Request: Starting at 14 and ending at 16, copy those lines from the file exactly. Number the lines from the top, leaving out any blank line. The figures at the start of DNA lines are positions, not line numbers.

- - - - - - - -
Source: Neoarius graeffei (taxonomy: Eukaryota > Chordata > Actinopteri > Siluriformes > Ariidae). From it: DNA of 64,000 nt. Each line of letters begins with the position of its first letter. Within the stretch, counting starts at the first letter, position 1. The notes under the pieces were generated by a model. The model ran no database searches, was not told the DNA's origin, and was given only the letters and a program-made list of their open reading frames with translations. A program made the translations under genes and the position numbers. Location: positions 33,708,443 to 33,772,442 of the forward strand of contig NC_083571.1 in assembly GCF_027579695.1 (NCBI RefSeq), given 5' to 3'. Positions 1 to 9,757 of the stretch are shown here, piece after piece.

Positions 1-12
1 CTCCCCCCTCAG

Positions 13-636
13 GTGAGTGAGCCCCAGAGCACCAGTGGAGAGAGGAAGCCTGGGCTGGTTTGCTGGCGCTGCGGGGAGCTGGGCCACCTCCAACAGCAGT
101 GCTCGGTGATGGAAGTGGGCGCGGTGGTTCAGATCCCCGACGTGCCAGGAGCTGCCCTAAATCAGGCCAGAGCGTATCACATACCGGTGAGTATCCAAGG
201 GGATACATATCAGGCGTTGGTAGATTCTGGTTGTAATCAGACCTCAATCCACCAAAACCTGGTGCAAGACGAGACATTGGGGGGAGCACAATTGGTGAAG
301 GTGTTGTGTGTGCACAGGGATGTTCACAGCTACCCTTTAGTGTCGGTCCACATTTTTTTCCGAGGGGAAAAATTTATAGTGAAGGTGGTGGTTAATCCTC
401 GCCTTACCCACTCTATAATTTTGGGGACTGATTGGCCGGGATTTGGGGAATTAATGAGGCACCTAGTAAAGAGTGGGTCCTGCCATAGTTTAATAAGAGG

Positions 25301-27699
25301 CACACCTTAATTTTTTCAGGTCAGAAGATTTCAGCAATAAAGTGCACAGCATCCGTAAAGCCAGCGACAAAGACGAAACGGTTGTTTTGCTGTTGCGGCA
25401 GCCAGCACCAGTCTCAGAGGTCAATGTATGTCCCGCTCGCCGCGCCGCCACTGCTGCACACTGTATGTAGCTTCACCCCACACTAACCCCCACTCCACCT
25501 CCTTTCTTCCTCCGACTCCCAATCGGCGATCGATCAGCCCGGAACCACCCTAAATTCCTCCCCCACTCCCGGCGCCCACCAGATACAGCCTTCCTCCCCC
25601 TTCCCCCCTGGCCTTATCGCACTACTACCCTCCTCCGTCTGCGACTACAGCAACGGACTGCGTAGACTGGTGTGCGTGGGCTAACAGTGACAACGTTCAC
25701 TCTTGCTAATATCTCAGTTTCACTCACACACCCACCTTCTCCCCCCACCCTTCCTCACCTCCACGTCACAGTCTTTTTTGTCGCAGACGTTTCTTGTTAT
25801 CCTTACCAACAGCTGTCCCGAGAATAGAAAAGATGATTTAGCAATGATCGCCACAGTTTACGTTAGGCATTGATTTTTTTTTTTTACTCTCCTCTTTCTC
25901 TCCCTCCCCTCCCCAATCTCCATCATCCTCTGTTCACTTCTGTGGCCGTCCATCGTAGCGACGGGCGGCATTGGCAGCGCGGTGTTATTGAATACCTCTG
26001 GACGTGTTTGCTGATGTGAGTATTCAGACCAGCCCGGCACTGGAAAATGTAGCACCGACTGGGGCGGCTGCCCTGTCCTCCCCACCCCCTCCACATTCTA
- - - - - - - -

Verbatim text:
25601 TTCCCCCCTGGCCTTATCGCACTACTACCCTCCTCCGTCTGCGACTACAGCAACGGACTGCGTAGACTGGTGTGCGTGGGCTAACAGTGACAACGTTCAC
25701 TCTTGCTAATATCTCAGTTTCACTCACACACCCACCTTCTCCCCCCACCCTTCCTCACCTCCACGTCACAGTCTTTTTTGTCGCAGACGTTTCTTGTTAT
25801 CCTTACCAACAGCTGTCCCGAGAATAGAAAAGATGATTTAGCAATGATCGCCACAGTTTACGTTAGGCATTGATTTTTTTTTTTTACTCTCCTCTTTCTC